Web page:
Boys and Girls Club to request $2 million in park funds
The Boys and Girls Club of Alameda is asking the City Council for $2 million in regional park bond money to help the club build its new facility. The city had planned to use the money for a host of other park improvement projects.
The club’s leaders had hoped to start work on their new facility in May (they’ve already done the official groundbreaking). But they’ve had trouble securing the rest of the money they need to build it. (The club’s current estimate to build the facility is $8.2 million; their fundraising campaign lists a goal of $10 million.)
“This is the last piece in our financing. If this is approved, we will start building the club right away,” the club’s executive director, George Phillips, said. He said that if the city gives its okay, construction could start in two to three weeks.
Without the money, the club could lose some or all of the $3.3 million in grants it has secured to help build its new, 25,000-square-foot facility, which will site on the site of the old Woodstock Elementary School at 1900 Third Street. The club has pulled in about $1.5 million in cash and another $562,017 in pledges, and they anticipate getting another $750,000 in grant money and $600,000 in donations to help pay the expected $8.2 million cost of the new facility.
The club left its old Lincoln Avenue location four years ago after its leaders determined it made more sense to build a new facility than to spend the $2 million it would have cost to seismically retrofit the old one. It has since operated in a limited fashion at Chipman Middle School and in the Esperanza public housing complex.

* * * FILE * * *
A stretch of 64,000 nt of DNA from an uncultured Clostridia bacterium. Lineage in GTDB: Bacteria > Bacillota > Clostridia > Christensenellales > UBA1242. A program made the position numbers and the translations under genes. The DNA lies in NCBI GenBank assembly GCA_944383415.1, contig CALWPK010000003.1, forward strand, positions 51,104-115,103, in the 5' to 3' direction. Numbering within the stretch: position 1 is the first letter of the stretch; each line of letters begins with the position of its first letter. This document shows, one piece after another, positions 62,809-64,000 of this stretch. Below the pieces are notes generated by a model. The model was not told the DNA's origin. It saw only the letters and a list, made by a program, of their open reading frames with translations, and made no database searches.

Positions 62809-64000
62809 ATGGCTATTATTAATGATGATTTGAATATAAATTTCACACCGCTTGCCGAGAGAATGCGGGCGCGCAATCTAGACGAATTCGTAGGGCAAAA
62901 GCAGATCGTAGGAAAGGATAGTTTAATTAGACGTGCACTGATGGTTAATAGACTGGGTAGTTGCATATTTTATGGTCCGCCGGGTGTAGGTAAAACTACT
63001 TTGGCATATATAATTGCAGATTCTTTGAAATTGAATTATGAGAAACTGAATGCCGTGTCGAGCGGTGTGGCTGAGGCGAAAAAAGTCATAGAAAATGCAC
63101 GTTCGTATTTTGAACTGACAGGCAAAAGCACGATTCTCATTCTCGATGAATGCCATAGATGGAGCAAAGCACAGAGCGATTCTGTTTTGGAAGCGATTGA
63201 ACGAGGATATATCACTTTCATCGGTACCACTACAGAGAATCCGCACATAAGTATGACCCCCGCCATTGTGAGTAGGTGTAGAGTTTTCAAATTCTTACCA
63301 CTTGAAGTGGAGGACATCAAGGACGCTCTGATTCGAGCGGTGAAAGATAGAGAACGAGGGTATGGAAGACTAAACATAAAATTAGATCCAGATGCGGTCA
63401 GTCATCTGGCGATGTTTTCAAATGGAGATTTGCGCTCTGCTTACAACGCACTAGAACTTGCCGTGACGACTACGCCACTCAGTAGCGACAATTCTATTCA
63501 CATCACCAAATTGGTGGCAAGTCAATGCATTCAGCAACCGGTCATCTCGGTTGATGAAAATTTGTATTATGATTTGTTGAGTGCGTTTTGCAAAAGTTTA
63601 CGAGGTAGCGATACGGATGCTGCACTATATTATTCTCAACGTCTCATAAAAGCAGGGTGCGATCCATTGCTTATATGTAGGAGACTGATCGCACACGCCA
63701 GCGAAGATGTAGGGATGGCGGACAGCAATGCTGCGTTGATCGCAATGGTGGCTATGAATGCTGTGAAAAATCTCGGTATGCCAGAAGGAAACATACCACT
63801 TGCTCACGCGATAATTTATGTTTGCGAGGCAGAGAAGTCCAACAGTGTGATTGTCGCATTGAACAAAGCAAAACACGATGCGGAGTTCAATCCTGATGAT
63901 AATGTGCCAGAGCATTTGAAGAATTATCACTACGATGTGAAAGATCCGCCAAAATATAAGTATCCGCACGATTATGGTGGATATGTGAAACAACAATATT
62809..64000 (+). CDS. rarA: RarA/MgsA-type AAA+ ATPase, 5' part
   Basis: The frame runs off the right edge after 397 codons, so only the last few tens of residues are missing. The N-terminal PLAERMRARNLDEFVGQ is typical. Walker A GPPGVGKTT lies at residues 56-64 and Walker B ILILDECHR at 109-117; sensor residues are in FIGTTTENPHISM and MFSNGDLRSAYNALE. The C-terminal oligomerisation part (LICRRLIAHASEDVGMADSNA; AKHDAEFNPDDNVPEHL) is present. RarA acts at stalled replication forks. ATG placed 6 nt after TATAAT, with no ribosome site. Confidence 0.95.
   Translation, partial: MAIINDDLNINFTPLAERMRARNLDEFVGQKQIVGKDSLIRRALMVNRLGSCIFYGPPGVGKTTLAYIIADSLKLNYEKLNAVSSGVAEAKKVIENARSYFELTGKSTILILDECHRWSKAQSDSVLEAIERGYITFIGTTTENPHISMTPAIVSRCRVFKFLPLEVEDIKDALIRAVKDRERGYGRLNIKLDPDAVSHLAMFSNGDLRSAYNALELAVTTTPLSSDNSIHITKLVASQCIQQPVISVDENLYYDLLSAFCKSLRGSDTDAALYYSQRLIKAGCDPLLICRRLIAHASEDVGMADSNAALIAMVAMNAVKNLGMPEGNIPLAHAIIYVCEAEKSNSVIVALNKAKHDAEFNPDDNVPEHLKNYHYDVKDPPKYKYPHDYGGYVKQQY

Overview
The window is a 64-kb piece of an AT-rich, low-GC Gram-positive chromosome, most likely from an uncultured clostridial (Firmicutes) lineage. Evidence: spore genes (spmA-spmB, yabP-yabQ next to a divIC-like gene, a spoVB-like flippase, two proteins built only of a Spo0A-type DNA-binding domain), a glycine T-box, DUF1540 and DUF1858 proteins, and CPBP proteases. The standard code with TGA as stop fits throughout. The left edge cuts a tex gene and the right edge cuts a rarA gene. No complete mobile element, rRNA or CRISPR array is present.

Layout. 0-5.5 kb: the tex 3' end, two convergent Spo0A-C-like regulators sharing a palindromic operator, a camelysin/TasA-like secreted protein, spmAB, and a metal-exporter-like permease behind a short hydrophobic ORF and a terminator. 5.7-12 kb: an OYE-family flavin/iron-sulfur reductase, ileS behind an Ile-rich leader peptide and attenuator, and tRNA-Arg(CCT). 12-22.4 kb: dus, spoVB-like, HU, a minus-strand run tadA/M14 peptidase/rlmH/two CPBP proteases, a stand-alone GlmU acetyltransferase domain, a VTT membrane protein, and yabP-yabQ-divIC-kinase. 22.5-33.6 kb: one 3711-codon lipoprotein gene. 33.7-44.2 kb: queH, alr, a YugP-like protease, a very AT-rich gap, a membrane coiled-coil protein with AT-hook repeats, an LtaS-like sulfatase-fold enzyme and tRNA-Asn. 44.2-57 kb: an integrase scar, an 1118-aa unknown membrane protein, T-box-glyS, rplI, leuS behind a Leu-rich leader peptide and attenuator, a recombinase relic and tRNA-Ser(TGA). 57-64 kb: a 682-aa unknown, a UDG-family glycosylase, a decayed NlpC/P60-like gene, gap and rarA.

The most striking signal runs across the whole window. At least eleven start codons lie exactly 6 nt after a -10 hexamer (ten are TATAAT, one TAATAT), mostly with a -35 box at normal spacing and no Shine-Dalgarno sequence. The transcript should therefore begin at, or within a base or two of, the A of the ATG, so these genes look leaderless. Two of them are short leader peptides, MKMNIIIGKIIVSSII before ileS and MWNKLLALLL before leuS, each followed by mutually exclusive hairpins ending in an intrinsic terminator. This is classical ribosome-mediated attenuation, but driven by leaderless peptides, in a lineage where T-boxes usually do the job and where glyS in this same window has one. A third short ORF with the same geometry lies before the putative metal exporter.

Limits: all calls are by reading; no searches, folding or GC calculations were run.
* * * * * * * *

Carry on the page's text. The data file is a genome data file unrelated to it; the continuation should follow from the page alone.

The city had developed a list of projects to spend the bond money on, including renovation of recreation buildings in Littlejohn, Woodstock and Krusi parks and resurfacing tennis and basketball courts in Washington Park. But they have not yet applied to the East Bay Regional Park District for the funds, this council referral report says.
Phillips said he talked to the parks district and they told him the club project could qualify for bond funding.
“I think the Boys and Girls Club recreation center is a unique opportunity for the city to leverage funds for a much needed ‘shovel ready’ project,” said Councilwoman Lena Tam, who referred the item for the council’s agenda. “All the prior allocations of park bond funds were for facilities on the East End of town, and we need high-quality community facilities on the West End.”
Tam’s referral said the the new club would offer $30 million in services over the life of the new building. The club is to include a gymnasium, teen center, game room, computer lab and space for a long list of activities to serve an estimated 3,400 youths a year.